2 p.m. — After Walmart, we hit up Aldi for groceries for the week. We may live in a small town (and, in my case, teach in an even smaller, adjacent one!) but there's an Aldi, so when I start missing living in the city, at least I can rejoice in the fact I have a place close by where I can pick up German treats and Winking Owl wine. You do what you can. But seriously, I would never move to a town that didn't have an Aldi — it's a big selling point. We pick up sweet potato chips (I could eat my weight in them), granola bars, pretzels for weekday work snacks, zucchini, sweet potatoes, baby carrots, red potatoes, hummus, a big tray of chicken thighs that are on sale, hamburger meat, buns, white rice, green beans, corn, prepackaged potstickers, and salad, and I talk my husband into a variety pack of Wild Grove ciders. Ciders are my weakness (okay, one of my weaknesses!), and they're perfect for fall. $83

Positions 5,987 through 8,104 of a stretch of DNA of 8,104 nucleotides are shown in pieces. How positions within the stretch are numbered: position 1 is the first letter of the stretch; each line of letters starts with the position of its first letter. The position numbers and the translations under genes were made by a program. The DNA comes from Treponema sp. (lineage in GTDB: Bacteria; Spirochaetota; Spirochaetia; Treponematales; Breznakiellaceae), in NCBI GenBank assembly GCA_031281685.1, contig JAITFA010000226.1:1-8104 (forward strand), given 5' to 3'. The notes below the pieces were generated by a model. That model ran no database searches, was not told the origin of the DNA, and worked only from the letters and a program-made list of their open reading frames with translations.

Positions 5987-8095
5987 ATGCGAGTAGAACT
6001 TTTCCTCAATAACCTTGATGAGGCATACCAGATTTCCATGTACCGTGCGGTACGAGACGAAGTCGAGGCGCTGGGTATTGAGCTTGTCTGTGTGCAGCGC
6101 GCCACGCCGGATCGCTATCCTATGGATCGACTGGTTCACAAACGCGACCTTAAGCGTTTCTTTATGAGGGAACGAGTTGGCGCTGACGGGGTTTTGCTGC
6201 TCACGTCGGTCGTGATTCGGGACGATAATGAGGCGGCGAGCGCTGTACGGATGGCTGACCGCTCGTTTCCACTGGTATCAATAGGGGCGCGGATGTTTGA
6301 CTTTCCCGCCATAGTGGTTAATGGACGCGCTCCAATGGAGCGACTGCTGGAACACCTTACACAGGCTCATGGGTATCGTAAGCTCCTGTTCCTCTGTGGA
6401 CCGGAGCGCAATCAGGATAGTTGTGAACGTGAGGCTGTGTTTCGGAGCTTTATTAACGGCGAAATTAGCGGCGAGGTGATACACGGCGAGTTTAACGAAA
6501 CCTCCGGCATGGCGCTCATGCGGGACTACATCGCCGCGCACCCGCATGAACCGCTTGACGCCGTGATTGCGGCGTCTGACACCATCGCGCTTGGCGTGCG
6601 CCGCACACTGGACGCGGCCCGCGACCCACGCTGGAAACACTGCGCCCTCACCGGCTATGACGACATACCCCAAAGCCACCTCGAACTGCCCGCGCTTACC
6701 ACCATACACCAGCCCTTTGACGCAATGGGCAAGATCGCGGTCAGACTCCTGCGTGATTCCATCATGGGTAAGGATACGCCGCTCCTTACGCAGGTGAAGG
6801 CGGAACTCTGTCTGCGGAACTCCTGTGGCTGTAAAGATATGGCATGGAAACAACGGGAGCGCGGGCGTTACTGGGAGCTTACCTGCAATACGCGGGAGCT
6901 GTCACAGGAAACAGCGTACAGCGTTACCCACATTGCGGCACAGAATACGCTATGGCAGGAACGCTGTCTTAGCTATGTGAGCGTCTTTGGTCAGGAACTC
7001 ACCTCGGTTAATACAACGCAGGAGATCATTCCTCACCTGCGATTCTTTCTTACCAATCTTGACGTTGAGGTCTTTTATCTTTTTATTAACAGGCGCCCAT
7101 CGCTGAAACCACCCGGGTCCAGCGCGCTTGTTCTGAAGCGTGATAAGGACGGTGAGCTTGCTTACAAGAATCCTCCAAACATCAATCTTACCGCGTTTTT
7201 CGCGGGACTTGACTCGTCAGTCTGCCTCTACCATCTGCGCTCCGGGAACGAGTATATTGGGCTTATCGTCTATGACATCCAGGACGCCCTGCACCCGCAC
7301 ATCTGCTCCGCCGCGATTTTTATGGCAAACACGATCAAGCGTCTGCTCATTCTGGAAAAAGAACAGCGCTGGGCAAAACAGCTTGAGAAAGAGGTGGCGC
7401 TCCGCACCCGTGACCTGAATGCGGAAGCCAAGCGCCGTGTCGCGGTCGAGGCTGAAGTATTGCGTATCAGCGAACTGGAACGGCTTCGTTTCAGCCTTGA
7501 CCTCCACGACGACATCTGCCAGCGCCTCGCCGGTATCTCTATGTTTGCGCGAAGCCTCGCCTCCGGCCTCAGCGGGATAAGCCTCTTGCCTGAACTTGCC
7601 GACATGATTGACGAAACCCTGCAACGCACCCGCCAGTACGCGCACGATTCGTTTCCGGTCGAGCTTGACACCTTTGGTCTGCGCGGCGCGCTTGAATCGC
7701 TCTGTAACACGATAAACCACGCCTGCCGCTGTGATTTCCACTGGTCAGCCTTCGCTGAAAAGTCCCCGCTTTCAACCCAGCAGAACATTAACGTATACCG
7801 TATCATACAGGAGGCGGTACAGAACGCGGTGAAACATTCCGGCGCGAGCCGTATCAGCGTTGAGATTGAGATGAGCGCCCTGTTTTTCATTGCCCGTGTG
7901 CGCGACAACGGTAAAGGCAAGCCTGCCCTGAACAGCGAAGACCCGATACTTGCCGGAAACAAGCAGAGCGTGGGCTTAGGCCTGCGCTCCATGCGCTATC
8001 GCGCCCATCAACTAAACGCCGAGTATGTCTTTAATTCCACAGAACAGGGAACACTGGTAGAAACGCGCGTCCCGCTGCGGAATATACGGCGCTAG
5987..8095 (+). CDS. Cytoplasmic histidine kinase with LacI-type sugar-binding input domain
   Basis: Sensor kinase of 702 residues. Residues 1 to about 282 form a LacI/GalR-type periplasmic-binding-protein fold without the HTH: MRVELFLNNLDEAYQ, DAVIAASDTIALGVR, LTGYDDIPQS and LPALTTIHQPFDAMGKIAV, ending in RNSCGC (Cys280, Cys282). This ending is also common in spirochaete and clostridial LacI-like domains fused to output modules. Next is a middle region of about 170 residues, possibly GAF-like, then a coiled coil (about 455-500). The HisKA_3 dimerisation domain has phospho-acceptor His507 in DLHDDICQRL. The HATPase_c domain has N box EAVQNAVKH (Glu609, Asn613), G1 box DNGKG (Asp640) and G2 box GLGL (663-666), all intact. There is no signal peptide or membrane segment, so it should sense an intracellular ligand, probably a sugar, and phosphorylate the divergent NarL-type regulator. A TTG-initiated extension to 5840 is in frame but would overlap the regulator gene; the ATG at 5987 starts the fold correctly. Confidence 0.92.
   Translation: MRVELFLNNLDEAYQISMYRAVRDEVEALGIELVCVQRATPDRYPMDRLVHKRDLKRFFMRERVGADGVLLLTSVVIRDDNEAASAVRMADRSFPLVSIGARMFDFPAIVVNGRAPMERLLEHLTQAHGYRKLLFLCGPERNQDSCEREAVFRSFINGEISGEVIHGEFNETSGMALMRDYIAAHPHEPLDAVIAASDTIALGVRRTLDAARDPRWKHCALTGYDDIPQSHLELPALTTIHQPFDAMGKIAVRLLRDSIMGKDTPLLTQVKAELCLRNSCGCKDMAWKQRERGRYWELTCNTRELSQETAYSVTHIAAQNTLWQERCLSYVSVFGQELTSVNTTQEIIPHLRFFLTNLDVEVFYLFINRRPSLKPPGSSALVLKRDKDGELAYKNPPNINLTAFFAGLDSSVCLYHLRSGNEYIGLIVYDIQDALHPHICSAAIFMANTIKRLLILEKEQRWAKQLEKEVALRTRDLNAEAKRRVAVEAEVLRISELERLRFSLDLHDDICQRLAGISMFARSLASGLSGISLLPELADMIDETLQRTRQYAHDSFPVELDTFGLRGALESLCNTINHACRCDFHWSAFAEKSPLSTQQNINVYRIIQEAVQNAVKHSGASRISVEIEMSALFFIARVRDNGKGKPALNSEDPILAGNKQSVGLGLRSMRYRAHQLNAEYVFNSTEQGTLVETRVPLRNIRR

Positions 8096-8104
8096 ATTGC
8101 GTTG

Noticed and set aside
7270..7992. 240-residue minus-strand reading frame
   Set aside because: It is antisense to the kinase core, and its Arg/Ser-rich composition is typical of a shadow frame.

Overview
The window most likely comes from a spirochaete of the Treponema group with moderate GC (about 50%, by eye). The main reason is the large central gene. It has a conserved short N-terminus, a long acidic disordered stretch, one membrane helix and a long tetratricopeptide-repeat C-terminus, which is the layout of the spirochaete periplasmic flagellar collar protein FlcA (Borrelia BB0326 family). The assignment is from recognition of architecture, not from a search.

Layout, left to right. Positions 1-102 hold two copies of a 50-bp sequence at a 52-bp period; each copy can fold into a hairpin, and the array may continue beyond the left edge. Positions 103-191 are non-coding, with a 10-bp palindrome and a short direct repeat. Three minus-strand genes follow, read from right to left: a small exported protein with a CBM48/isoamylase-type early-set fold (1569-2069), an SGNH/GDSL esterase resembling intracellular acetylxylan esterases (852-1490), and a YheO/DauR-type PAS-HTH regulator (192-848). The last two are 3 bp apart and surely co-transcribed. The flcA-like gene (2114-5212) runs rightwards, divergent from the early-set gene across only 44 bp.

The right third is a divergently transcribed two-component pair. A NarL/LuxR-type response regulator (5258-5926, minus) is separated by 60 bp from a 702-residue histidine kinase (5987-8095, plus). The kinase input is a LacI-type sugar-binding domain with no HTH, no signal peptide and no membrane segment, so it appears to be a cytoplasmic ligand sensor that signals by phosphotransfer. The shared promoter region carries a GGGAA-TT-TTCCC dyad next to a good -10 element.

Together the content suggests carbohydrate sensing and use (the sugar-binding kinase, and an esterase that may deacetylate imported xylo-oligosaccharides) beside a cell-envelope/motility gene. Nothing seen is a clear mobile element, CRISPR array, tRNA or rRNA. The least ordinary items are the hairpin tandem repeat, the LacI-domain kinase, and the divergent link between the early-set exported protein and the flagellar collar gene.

6 p.m. — After a dinner of pot stickers and salad, I finish up lesson plans for the week and settle in on the couch to watch a movie with my husband and the dogs. We love movies, especially older ones. One of the small perks of my husband working at the college is his access to their rather extensive movie collection where he can check out selections for free, so he is always bringing home movies for us to watch. Tonight we watch The Thin Man, a charming and funny 1934 mystery/rom-com. Everyone is lavishly rich, and I love the ex-detective's wife. I want to be her when I grow up (and once I come into my millions).